ST. LOUIS — After years of close, competitive outcomes in the annual Braggin Rights Game, it probably shouldnt be a surprise that Saturdays showdown between No. 12 Missouri and No. 10 Illinois turned into another classic.
By TEREZ A. PAYLOR
The Kansas City Star
Fortunately for Missouri, the game followed another recent trend, as the Tigers took their fourth consecutive win over the previously undefeated Illini by pounding the boards and voraciously defending the three-point shot in an 82-73 victory in front of a raucous crowd of 22,139 at the Scottrade Center.
In order to win games like this, toughness is such a key word, and I thought our guys exuded that, said Missouri coach Frank Haith, whose team improved to 10-1. They played with great toughness to finish the game off.
Illinois, which entered the game 12-0 and among the nations leaders in three-point field goals per game, shot a dreadful eight for 32 from downtown and 33.8 percent from the field overall. That, combined with Missouris 58-35 advantage on the boards, 44-24 advantage on points in the paint and clutch play down the stretch from several players, turned out to be the difference as the Tigers picked up their first signature win of the season.
One of the players who came up big when it mattered was junior point guard Phil Pressey, who struggled mightily from the floor he scored 12 points on three-of-19 shooting but finished with 11 assists and seven rebounds.
Even though he wasnt making shots, he was controlling the game, Haith said. He took a lot of those shots early. Once he settled down, I thought he made some great plays in the stretch when we needed him.
For example, the 5-foot-11 Pressey successfully guarded Illinois 6-foot-4 star shooting guard, Brandon Paul, in the second half, holding him to seven points after he scored 16 by halftime.
Brandon does a great job with his dribble moves of trying to get separation, and Phils quickness, I thought, bothered him, Haith said. Phil, when he wants to defend, he can stay in front of people and cause problems.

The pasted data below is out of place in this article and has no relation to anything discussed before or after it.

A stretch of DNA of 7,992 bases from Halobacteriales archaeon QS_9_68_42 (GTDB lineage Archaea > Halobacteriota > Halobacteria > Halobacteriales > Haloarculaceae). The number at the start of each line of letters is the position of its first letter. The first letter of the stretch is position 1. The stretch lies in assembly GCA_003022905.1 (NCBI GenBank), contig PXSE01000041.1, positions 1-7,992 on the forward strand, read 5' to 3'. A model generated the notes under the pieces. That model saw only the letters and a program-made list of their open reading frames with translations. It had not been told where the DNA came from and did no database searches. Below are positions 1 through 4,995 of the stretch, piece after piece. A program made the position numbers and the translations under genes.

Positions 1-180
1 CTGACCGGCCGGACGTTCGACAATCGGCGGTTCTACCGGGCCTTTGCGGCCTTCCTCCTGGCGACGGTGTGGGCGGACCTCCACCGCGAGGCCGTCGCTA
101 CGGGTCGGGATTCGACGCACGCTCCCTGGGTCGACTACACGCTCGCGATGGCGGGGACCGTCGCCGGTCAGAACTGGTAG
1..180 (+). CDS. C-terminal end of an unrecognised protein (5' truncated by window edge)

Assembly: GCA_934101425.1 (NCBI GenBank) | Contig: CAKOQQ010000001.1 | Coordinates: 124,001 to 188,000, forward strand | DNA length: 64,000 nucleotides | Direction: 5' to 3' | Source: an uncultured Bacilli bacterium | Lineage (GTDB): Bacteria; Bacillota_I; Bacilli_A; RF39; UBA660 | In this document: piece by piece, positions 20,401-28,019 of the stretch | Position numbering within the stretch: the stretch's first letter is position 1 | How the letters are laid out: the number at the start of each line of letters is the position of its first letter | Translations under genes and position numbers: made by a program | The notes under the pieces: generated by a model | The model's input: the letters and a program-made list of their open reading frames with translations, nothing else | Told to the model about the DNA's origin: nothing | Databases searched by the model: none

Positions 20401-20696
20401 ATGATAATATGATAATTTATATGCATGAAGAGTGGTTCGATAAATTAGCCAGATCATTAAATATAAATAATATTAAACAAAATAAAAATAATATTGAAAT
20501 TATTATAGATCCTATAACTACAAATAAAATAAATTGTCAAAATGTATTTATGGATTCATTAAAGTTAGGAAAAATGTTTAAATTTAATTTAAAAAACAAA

Pressey, who played 39 minutes, finally began to establish himself offensively with 8 minutes left in the second half and Illinois leading 62-57.
Senior forward Laurence Bowers, who scored a team-high 23 points and had 10 rebounds, started the run with a turnaround hook. Then Pressey and sophomore guard Jabari Brown each made two free throws and junior guard Earnest Ross converted a putback, giving the Tigers a 65-64 lead with 5 minutes, 32 seconds left.
The Illini failed to make a shot for several minutes during this stretch, bothered by MUs solid perimeter defense on three-pointers.
Missouri then gave itself a cushion.
First with a free throw by Tony Criswell, followed by a layup by Brown (18 points) and finally, a basket for Pressey, who was zero for 15 before a short floater in the paint gave MU a 70-64 lead with 4:32 left.
A three-pointer by Illinois senior forward Tyler Griffey cut Missouris lead to three, and after two Pressey free throws, another Griffey three-pointer cut the lead to two. Brown split two free throws, putting MU ahead 73-70, and a miss by Joseph Bertrand gave MU the ball back with about a minute left.
The Tigers took advantage, as Pressey attacked the baseline and found Bowers wide open for a thunder slam that extended MUs advantage to five with a minute left. Pressey followed with a layup 25 seconds later, and after free throws by Ross and Brown, capped the win with a fast-break layup in the waning seconds that made the final score 82-73.
Oh yeah, that was a gimme, Pressey said with a grin. I missed a lot of chippy layups, I was getting frustrated with myself.
But his late basket at least allowed him to end the game with a smile, right?
I was going to be smiling regardless, Pressey said with a laugh. If we win, Im good.
Hes not the only one. Senior center Alex Oriakhi, who finished with 13 points and a game-high 14 rebounds, has won a national championship before (at UConn) but was noticeably excited after witnessing, for the first time, the raucous atmosphere of yet-another classic Braggin Rights Game.
This game definitely lived up to the hype, Oriakhi said.